Insomnia can help predict depression

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People with depression frequently have trouble sleeping and this restlessness often first appears at the onset of the depressive disorder and continues until well after the depression has been successfully treated.

This new meta-analysis conducted by a research team from the University of Freiburg Medical Center in Germany, investigates if insomnia can be viewed as a predictor of depression. The researchers conducted a systematic search to identify longitudinal epidemiological studies simultaneously investigating insomniac complaints and depression. They found 21 studies to include in their analysis. Considering all studies together, heterogeneity was found. They used the odds ratio for insomnia to predict whether or not depression was likely.

Here’s what they found:

  • Non-depressed people with insomnia have a two-fold risk of developing depression, compared to people with no sleep difficulties
  • The random-effects model showed an overall odds ratio for insomnia to predict depression of 2.60 (confidence interval [CI]: 1.98-3.42)
  • When the analysis was adjusted for outliers, the studies were no longer heterogeneous
  • The fixed-effects model showed an overall odds ratio of 2.10 (CI: 1.86-2.38)

The authors concluded:

Early treatment programs for insomnia might reduce the risk for developing depression in the general population and be considered a helpful general preventive strategy.

Baglioni C, Battagliese G, Feige B, Spiegelhalder K, Nissen C, Voderholzer U, Lombardo C, Riemann D. Insomnia as a predictor of depression: a meta-analytic evaluation of longitudinal epidemiological studies. J Affect Disord. 2011 Dec;135(1-3):10-9. Epub 2011 Feb 5. [PubMed abstract]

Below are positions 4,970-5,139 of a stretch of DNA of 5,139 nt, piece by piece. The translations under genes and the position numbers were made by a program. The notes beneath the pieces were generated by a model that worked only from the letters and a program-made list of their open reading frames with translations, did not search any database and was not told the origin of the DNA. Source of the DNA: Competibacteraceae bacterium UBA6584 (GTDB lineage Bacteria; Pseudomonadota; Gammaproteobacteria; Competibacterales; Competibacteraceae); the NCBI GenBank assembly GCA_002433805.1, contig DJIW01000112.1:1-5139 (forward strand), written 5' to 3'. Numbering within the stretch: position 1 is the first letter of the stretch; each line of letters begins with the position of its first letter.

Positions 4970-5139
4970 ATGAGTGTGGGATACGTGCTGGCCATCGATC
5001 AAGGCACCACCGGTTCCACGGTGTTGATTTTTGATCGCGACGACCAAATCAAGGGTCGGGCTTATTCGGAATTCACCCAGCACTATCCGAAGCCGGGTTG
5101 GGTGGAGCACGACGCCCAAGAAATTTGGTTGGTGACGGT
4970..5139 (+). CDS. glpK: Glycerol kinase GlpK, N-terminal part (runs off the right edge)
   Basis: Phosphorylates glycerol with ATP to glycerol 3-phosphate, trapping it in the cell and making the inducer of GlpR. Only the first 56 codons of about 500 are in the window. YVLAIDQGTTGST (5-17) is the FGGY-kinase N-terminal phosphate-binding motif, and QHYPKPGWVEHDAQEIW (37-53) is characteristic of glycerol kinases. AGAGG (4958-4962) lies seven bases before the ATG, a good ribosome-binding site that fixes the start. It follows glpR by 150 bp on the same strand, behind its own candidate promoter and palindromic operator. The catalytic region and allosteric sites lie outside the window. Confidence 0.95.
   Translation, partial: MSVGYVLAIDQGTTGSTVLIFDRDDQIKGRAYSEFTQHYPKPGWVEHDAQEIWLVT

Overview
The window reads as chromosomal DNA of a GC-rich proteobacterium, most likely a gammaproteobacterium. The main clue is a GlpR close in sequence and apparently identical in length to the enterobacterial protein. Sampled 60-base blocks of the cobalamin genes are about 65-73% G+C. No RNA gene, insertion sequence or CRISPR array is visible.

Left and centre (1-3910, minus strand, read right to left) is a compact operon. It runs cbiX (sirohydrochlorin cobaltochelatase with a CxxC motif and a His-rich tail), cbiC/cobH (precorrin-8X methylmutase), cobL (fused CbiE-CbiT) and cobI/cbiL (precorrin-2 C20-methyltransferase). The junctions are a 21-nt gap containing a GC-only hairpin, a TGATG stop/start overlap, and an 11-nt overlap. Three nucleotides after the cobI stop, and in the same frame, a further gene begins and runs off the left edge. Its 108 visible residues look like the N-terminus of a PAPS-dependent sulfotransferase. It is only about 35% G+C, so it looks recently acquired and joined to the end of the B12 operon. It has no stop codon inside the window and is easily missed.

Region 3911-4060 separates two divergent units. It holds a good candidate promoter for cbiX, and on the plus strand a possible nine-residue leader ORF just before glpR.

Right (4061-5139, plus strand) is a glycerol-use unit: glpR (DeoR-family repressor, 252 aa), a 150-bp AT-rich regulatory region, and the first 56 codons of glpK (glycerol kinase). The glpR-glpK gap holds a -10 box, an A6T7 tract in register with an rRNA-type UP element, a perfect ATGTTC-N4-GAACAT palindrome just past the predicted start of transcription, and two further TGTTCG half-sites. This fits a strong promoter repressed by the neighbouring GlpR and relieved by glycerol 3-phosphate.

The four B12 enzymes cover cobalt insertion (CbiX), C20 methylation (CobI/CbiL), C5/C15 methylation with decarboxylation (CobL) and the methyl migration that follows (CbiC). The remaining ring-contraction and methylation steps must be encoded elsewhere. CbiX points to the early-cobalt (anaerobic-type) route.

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Andre Tomlin

Andre Tomlin

André Tomlin is an Information Scientist with 20 years experience working in evidence-based healthcare. He's worked in the NHS, for Oxford University and since 2002 as Managing Director of Minervation Ltd, a consultancy company who do clever digital stuff for charities, universities and the public sector. Most recently André has been the driving force behind the Mental Elf and the National Elf Service; an innovative digital platform that helps professionals keep up to date with simple, clear and engaging summaries of evidence-based research. André is a Trustee at the Centre for Mental Health and an Honorary Research Fellow at University College London Division of Psychiatry. He lives in Bristol with his wife, dog and three little elflings.

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